Medical Monday: Diet

As college students, sometimes dieting takes a backseat. Moriah Anderson, a dietician at North Dakota State’s Student Health Services, has some ways to keep students in top shape, with the best diet.

Anderson recommended that at meals students try to prepare a plate that is half full of fruits and vegetables, about a quarter protein and a quarter grains. Of those grains, half should be whole. Additionally, students should be incorporating dairy into their diet as well.

For students that rely on the dining centers, Anderson recommended always taking the vegetable option and frequently swapping out a more carbohydrate and fat dense meal for a salad. Anderson also noted that the salad bars in the dining centers typically have fresh fruit, which includes melons, berries, mango and more if students are tired of bananas and apples.

When it comes to fast food, Anderson recommended Chopped in the basement of Memorial Union. Chopped offers salads and has punch cards, which you can redeem for a free salad after a few visits.

Coffee shops also offer a good variety of cheese and crackers and sandwich options. For a fuller meal option, Anderson recommended Qdoba or Chipotle if students stick to a burrito bowl and only eat about half. Options for these restaurants can lean heavily on the vegetables, but try to skip the queso and chips.

“Usually, wherever you go eat you can find healthier options,” Anderson said. “Trying to still get vegetables when you’re eating out, picking the non-deep-fried options and skipping the pop and having water instead, and only eating half of your meal, are easy ways to get less calories while eating out but still being able to go out for meals.”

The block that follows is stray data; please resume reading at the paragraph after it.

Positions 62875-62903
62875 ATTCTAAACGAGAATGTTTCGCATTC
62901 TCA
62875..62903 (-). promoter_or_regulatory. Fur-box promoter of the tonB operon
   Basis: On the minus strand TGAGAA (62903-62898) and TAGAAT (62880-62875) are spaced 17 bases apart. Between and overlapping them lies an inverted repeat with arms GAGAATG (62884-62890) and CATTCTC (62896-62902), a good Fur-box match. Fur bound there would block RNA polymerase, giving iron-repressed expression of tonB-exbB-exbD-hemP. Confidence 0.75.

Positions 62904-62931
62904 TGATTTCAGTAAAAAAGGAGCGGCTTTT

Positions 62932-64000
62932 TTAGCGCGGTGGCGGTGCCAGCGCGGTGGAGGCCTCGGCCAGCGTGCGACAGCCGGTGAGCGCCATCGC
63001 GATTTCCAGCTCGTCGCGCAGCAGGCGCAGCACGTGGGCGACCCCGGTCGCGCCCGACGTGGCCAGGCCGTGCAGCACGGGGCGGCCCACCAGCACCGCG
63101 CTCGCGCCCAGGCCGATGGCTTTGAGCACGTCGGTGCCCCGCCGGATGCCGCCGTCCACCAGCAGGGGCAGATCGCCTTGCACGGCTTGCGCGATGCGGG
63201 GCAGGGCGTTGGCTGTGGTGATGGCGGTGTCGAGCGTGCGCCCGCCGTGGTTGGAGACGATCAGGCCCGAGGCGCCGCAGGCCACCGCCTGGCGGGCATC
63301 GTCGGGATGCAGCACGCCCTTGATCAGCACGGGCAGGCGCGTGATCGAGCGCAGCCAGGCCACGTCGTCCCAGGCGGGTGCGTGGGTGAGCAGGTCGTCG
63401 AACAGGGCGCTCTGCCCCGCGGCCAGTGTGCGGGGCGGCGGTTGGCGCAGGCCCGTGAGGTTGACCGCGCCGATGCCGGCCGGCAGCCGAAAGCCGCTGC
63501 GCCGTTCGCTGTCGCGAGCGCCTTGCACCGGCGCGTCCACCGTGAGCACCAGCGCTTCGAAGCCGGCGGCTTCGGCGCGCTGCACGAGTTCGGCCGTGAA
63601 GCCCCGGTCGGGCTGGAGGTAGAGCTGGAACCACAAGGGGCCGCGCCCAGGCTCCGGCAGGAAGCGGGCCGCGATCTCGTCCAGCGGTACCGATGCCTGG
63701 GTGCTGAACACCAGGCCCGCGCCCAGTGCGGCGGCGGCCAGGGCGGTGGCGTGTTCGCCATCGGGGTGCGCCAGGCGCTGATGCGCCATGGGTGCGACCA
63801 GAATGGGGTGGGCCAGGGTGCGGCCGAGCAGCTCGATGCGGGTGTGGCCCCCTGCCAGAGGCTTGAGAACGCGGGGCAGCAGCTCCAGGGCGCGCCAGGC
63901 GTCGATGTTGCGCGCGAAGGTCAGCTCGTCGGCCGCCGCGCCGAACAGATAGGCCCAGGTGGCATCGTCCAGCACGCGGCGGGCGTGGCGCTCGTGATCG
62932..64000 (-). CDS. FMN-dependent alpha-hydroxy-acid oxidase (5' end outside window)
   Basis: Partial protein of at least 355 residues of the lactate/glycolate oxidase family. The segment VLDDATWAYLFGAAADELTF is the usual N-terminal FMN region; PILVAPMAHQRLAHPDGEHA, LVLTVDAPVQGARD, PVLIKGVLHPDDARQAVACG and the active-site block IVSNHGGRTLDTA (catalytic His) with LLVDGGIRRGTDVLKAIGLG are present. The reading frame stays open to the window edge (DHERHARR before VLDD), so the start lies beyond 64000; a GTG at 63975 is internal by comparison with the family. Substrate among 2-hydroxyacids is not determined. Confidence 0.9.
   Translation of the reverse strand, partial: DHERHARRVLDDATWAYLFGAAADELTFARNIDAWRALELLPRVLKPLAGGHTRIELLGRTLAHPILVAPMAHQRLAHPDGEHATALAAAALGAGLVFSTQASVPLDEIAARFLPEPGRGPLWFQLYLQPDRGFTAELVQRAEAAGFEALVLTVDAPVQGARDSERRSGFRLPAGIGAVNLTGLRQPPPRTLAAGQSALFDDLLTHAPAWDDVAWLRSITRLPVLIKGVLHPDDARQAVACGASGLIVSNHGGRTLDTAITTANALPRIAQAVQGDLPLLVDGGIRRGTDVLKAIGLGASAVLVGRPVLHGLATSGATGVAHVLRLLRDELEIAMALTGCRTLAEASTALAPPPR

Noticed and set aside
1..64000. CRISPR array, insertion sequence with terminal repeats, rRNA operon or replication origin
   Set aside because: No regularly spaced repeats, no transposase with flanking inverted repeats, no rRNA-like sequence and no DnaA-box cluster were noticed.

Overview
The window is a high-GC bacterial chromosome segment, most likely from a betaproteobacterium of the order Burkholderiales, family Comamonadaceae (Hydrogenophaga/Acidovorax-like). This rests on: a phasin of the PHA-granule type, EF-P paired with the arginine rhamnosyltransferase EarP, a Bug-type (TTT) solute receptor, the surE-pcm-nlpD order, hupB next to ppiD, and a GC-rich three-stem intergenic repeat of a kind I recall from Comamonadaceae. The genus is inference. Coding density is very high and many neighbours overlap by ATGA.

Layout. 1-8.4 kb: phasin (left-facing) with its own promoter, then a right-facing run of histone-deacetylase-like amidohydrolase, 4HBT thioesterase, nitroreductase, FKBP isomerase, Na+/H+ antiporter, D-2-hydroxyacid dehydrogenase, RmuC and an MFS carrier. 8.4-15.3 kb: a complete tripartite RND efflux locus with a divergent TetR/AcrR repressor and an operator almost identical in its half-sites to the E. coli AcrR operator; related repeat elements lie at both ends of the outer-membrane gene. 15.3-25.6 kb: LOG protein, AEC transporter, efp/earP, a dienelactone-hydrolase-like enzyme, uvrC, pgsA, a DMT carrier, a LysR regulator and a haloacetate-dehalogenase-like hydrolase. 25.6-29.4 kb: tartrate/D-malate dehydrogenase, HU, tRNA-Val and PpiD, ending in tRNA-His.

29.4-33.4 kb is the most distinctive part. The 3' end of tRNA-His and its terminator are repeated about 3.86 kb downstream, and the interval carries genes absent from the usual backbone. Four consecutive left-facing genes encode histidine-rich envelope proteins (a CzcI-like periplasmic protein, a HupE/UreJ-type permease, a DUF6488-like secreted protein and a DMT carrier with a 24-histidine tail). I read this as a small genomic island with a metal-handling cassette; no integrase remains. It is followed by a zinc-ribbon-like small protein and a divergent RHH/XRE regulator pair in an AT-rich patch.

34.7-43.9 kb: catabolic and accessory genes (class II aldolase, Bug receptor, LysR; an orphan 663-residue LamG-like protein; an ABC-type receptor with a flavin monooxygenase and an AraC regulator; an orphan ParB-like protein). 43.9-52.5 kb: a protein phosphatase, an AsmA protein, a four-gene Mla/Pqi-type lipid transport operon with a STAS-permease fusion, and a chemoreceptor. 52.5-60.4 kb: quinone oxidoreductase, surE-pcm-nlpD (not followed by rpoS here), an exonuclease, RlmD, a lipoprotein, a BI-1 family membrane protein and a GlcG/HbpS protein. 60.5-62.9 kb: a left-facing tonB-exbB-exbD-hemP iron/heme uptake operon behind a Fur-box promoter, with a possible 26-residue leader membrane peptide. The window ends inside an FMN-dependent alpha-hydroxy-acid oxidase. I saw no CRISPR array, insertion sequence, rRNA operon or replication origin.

When it comes to snacking between classes, Anderson recommended apples and peanut butter or almond butter, vegetables and hummus or chips and guacamole. She said students should generally stick to things with protein, healthy fat and some carbohydrates.

Cheap options that still make sure students are getting a complete diet include frozen or canned fruits and vegetables. Anderson also recommended beans as a cheap source of protein. Also, switching to water and skipping the soda helps your wallet and your overall health.

Some of the biggest mistakes students make, according to Anderson, are thinking they can’t afford to eat healthier, thinking they do not have time to prepare a meal and the “Treat Yourself Theory.”

“I am all for indulging on your favorite foods, but when you treat yourself after every stressful week or every good exam score it can turn into more than once or twice a month,” Anderson said. “This can cause problems as you usually aren’t treating yourself with a carrot, but most likely with high-calorie type foods.”

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